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REVIEW: Alien Hands, by Storm Caywood

Alien Hands

Title: Alien Hands

Author: Storm Caywood

Genre: Sci Fi, Romance

LGBTQ+ Category: MM Gay

Publisher: Carnation Books

Pages: 102

Reviewer: Starlight

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About The Book

An interstellar romance awaits you in this scorching hot novella…

Adil Raif is a relief-effort doctor on a space station orbiting a war-torn planet. Disconnected from life on Earth, he’s looking for sex, adventure, relief from boredom–anything but love. Esihle Queran is an alien refugee on the station who never tells the whole truth. He’s given up on ever returning to his planet, and knows that love is for other, better men.

But then, the two meet…

Adil and Esihle’s relationship is one of intensity and lust. Can they find their way home together?

This sexy science fiction romance contains BDSM themes, several scintillating love scenes, and a HEA.

The Review

The Romance:
The sex in this book is sizzling hot, but it’s the intimacy between Adil and Esihle that truly stands out. The author does an outstanding job using a series of vignettes to develop the relationship from casual and fun to a deep and enduring bond, using sex as a medium to explore the personalities, needs, and backstories of the characters. Esihle in particular is deeply vulnerable in many of these scenes, and the intimacy that develops from his willingness to let down his barriers and accept care and love is heartfelt and profound. The sex does an excellent job of moving the character development and plot forward, but it is also spicy and hot on its own, exploring BDSM themes, role play, and a deep sense of trust.

I loved that our knowledge of the planet Yalapha was developed mainly through the eyes of the human protagonist. We learn about first contact from his memories of visits with his grandparents, whose blind adoration of the Yalapha are contrasted with the Yalaphan rights abuses that Adil discovers in the news. As we follow his journey through university and medical school, the chinks in the armor become more and more pronounced until Yalapha is in a state of civil war. At the end of the book, the transformation of Yalapha after the regime change allows us to discover that the planet is more diverse than originally thought, and I hope that further books in the series will explore the different cultures and ethnic groups living on the planet.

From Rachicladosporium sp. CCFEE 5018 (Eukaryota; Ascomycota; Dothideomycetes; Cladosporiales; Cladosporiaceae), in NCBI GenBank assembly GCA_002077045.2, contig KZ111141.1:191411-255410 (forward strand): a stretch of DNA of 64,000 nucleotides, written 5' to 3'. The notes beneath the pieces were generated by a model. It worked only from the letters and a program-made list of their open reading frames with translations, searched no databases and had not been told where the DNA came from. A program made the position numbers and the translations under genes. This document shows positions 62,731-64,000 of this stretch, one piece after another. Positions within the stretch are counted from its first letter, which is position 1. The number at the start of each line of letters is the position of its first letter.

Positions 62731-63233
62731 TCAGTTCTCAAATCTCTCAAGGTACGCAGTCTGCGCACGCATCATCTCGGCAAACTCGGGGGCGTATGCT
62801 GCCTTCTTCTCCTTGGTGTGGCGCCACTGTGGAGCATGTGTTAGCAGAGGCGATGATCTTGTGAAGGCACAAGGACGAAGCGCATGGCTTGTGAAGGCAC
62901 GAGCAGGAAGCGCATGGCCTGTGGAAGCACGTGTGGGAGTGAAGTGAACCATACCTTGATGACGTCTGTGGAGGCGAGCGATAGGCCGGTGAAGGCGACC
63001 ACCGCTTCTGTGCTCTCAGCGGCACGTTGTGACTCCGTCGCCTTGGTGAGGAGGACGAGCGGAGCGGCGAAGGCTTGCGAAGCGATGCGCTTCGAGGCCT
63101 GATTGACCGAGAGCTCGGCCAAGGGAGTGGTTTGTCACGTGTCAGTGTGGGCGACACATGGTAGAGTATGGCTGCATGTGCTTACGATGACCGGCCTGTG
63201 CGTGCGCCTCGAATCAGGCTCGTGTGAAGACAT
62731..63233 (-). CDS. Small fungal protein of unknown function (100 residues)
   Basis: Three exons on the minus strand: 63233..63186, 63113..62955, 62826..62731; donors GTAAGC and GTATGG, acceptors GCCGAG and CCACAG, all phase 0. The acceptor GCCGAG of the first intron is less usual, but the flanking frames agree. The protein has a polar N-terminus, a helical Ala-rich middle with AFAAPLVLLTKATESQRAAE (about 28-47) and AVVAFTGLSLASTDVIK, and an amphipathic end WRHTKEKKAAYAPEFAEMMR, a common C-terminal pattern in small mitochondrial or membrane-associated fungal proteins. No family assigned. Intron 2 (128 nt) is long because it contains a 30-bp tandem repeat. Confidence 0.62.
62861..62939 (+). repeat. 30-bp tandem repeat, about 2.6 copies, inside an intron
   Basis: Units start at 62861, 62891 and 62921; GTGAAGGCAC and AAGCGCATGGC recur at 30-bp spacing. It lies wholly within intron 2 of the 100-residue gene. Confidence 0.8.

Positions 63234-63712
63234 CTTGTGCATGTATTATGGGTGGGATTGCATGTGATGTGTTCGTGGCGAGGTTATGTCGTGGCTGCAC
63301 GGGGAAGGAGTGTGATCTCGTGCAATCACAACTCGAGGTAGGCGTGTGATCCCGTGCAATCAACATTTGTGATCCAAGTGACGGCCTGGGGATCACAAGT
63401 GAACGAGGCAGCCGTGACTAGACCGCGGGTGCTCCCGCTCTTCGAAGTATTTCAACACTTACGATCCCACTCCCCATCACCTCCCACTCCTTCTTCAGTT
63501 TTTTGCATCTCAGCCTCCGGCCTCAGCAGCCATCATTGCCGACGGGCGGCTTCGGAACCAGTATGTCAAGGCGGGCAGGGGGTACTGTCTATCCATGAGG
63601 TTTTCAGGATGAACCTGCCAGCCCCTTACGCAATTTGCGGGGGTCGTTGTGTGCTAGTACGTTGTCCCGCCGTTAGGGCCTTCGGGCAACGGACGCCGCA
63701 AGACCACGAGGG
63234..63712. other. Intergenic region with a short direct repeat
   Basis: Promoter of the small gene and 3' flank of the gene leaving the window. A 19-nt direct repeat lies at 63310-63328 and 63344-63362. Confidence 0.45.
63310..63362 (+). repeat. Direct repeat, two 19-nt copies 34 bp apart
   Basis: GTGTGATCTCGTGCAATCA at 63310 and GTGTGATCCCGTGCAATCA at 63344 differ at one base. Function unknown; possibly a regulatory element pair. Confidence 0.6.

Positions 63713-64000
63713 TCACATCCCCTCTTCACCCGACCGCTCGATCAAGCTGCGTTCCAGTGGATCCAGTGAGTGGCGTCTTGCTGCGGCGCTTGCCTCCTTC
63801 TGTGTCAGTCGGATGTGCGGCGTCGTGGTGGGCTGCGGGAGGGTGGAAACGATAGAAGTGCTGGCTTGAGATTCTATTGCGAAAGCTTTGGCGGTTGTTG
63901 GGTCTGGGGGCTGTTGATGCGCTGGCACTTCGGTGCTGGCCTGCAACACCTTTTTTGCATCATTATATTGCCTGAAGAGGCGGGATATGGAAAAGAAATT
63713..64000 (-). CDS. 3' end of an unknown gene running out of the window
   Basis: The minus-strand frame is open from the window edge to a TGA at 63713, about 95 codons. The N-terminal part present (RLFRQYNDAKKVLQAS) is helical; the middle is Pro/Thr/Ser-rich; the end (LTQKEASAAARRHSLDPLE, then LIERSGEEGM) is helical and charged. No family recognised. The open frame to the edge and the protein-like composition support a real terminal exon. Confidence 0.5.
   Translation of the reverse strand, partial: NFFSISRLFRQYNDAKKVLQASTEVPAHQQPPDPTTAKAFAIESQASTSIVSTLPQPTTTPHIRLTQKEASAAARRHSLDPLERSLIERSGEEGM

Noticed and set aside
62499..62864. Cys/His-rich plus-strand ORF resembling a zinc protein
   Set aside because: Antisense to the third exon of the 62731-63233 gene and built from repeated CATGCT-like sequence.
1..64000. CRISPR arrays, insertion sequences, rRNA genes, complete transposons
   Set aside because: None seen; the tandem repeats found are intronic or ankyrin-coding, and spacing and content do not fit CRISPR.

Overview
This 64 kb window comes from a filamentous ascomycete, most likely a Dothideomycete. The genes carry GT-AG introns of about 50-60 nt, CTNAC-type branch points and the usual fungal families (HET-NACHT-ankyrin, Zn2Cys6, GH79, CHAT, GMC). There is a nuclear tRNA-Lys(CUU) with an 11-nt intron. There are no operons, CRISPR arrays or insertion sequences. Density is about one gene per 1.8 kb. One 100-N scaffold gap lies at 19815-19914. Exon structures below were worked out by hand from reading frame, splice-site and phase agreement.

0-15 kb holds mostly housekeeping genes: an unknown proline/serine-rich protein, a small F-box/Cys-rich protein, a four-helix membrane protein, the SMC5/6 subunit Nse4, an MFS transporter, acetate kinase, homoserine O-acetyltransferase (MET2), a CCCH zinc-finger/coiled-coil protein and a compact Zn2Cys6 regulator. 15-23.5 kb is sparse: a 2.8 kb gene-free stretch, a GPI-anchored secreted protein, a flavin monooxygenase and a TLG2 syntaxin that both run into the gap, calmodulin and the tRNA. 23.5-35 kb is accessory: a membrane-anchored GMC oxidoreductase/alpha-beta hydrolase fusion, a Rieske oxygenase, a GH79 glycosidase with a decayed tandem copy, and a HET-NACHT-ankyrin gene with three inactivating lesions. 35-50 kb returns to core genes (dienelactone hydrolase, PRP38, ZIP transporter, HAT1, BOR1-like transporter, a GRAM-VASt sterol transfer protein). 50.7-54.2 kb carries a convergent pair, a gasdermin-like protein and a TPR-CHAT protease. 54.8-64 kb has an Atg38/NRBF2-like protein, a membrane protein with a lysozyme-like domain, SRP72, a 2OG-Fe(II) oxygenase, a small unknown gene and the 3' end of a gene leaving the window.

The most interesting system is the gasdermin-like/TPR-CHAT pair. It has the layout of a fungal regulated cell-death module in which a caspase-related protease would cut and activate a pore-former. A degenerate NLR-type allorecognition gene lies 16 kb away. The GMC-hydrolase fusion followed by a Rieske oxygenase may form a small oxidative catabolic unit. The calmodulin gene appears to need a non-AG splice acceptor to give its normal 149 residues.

Character Development:
Both characters have compelling backstories that immediately drew me in. I especially enjoyed Adil’s journey in the prologue, as it gave us insight into both his background as well as the changing view of the Yalapha in the eyes of multiple generations of humans on Earth. In the prologue, we learn about Adil’s struggles with the treatments forced on him by his parents, as well as the impact of first contact on Earth through visits with his doting grandparents. I do wish that the subject of Adil’s treatment had surfaced more later in the novel. While there is a cute scene between the lovers based on his enhanced strength, and the topic is broached briefly in explaining his love of Sherlock Holmes, I would have liked to see more of the effects of this trauma on both his personal growth and his relationships.

Esihle’s story is the focus of the book, and his past has a profound impact on their relationship, his identity, and his place in the new order once they return to Yalapha. Adil’s forgiveness, understanding and support is brilliantly written, and his love shines through in every word and gesture. Esihle’s backstory is intriguing, and the transformation he makes as he confronts his past is satisfying and convincing.

Overall: I devoured this book in an afternoon. It was fun and touching and sexy, and the happy ending was well-earned and extremely sweet. If you like sci fi and romance, you’ll definitely enjoy this story.

The Reviewer

Starlight Barque  is the author of Service to the State, published by Carnation books ( When not writing gay erotic fiction, she can be found tinkering with her impressive collection of musical instruments, stopping to pet strange dogs on the street, and pondering tidbits on tumblr such as “when robots take over the world, will the revolution be fought in captchas?“ She plays a mean game of classic 80s mario brothers, binge-watches science fiction like a pro, and is hopeless at cards against humanity. Service to the State is her first work for Carnation Books, and she is hard at work on a sequel.


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